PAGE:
Jan 1, 2010

5 Essential Lessons for tech entrepreneurs - Digital Music Startup

In late 2006 I started experimenting with delivering live recordings at concerts on USB sticks. By January 1 of 2007 I had done a bit of tech development prep, written the business plan and launched the company. Since then we have had many victories and our fair share of hardships as well. Here are 5 things I have learned so far about launching a tech startup:

  1. Recruiting - If the candidate demands a lot of money, they are not worth a penny.

    You are a start up. Your most important asset are the true believers you want working side by side with you. If a person TRULY believes in you and your business they will accept meager pay with the potential of reward later.
    Anyone who wants a bunch of cash upfront is betting against you. They have no confidence that you will be around for the long run.

  2. F&F - Be Focused and Flexible

    It is a weird tightrope walk: You need to be doggedly persistent to bring your vision to life but at the same time you need to be able to adapt that vision to the actual conditions you encounter. I'm not one for throwing around a bunch of martial bluster but
    the U.S Marine Corp. has an unofficial mantra that sounds like it came straight from Miles Davis' band stand: "Improvise, Adapt, Overcome."
    Recognize when you need to change strategy or tactics but then bite down hard and chase the new vision just as persistently as when you first started. My first vision for Aderra was to build hardware and sell it to touring performers. In the first handful of sales meeting I had I listened and learned that what they really wanted was a service to provide everything I was describing turn-key (Thanks to John Ferrante for helping to realize this.) . This was a total 180 from what was in the business plan but it quickly lead to us landing our first major concert at the Red Rocks Amphitheater on June 2, 2007, a mere six months after starting the company.

  3. Make Sure your spouse, partner, or whoever is 1000% onboard.

    If they don't understand why you are killing yourself working so hard for so little return at first, they will withdraw their support and make your life difficult. After a punishing day in the trenches the last thing you need is grief on the home front. There is an entire universe of stress that goes along with running a start up, especially if you are bootstrapping. If your domestic situation is precarious to begin with, it will not survive the tumult. I watched a good friend's marriage crash and burn along with her new business.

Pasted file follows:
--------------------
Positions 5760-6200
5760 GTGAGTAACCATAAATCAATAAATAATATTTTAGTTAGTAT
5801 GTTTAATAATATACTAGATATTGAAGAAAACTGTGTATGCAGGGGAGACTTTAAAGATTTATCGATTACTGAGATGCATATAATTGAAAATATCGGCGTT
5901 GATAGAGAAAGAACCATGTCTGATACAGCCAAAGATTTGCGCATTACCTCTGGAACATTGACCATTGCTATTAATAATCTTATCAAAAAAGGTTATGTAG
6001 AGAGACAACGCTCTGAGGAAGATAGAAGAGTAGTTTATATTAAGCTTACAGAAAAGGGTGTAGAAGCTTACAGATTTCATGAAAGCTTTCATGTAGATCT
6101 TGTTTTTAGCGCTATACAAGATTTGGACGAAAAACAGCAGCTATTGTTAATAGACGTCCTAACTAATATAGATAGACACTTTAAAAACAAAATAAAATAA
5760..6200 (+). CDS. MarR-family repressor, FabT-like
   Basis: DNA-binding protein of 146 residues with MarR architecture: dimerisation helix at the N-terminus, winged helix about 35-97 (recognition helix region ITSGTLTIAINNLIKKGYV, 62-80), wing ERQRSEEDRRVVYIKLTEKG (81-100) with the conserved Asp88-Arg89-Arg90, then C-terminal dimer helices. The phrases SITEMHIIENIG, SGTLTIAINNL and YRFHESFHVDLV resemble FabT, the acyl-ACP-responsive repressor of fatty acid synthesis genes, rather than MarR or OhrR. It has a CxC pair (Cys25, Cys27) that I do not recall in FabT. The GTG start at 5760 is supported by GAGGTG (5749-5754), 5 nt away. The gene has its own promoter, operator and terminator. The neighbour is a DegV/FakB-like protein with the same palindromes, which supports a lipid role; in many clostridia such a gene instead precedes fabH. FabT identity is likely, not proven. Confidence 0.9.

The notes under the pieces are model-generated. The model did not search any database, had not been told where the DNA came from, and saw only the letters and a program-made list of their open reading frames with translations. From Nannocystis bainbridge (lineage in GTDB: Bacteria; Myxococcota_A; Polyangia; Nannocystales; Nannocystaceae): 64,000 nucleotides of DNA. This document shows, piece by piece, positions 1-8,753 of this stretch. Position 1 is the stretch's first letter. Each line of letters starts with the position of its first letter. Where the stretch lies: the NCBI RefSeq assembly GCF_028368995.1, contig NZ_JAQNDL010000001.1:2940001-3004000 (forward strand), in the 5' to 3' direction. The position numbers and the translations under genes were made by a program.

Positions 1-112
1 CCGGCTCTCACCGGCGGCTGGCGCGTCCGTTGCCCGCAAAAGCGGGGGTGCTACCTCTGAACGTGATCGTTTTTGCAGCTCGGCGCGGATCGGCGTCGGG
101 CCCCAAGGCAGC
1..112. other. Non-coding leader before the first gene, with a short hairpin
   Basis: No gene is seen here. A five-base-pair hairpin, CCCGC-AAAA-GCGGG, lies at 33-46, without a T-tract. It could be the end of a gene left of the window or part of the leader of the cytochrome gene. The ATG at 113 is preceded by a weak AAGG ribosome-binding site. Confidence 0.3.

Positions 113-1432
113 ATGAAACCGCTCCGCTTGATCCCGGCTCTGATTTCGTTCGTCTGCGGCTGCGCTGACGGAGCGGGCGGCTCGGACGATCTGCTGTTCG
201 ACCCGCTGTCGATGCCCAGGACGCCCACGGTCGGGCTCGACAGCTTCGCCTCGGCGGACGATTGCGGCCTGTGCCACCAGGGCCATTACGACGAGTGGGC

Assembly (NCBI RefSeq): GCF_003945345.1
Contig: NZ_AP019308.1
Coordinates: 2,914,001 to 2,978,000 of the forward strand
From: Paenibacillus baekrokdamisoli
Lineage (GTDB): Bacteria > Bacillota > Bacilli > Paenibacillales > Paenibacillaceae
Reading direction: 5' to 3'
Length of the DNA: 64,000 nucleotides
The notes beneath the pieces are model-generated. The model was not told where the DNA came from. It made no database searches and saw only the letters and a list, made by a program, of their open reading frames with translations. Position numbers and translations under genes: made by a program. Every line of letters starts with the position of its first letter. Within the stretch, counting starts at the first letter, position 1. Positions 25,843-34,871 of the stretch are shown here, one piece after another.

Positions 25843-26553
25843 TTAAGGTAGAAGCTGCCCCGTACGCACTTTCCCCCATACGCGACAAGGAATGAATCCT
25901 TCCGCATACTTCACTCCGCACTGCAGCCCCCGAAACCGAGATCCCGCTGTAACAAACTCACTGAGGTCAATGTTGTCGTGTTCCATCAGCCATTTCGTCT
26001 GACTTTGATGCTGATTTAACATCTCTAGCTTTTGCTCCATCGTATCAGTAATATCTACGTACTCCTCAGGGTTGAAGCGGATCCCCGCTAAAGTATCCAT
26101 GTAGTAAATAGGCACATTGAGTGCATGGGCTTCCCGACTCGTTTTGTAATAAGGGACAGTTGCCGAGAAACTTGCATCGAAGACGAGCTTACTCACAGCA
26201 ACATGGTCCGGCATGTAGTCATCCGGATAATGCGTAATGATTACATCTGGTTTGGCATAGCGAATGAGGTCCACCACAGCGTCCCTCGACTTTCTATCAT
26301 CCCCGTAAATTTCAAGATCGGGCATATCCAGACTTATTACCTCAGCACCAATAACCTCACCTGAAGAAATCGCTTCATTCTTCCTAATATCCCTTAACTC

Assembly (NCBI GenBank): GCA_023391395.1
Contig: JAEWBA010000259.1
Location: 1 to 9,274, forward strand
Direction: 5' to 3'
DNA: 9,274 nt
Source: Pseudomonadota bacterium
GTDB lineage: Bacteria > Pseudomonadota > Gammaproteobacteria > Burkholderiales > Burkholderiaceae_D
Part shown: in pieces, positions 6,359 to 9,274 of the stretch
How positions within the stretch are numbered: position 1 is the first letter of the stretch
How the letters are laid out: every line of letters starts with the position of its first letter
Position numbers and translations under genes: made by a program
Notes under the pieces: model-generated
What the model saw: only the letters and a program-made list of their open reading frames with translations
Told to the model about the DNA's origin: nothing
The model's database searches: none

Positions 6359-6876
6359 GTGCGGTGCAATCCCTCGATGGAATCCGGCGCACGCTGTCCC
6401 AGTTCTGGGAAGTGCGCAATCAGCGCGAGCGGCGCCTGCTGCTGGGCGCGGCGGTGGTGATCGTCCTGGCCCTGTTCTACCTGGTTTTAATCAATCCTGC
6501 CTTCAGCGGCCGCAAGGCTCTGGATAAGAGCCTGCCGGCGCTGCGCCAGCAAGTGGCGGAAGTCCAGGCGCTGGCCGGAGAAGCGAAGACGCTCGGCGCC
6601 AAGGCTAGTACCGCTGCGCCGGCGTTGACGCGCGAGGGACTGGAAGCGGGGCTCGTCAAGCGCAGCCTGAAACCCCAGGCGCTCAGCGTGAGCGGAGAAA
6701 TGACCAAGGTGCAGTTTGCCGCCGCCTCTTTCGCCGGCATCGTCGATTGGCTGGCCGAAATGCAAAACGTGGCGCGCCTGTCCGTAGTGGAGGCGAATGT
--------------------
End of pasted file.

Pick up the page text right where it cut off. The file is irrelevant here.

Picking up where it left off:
4. Lawyers are the only Winners in a lawsuit
    It is a hoary, old cliche but it is true. It does not matter how much evidence you have to support your case, it does not matter how "right" you are or how many lies the other side has told. The ONLY thing that matters is who has more money. The party with the fattest warchest will win a lawsuit every time. If you find yourself faced with an opponent that can easily out spend you on the suit, think carefully before entrenching yourself in the courts. And as a small startup, don't dream that you will find some fantasy attorney that will take your case on contingency. They won't. They know you or your opponent will most likely go bankrupt as a result of the lawsuit in which case they will never get paid. One strategy you may want to consider early on is to
    invite an attorney at a practice that can handle both transactions and litigation to join your Board in exchange for a percentage of equity.
    Your legal fees won't completely disappear but they may be significantly lower than if you simply hired a counselor.

  5. Never Give Up.

    You can credit my Dad with teaching me this one. There may be dark times in the early days. Funding is hard to come by, competition is fierce, there are a lot of people out there who just don't get what you do, sales are hard to come by. When you read business books or biographies of entrepreneurs they often gloss over this or mention it in passing "His first ten companies went bust before he hit on the trillion dollar idea..." but seldom do they ever describe in detail the gut wrenching feeling of not being sure how you will pay your employees (or your lawyers...). There is only one thing to do when things look gloomy, find the unnoticed opportunity that is presenting itself and chase it hard. (Thanks to Gus Ruelas for that bit of wisdom.)


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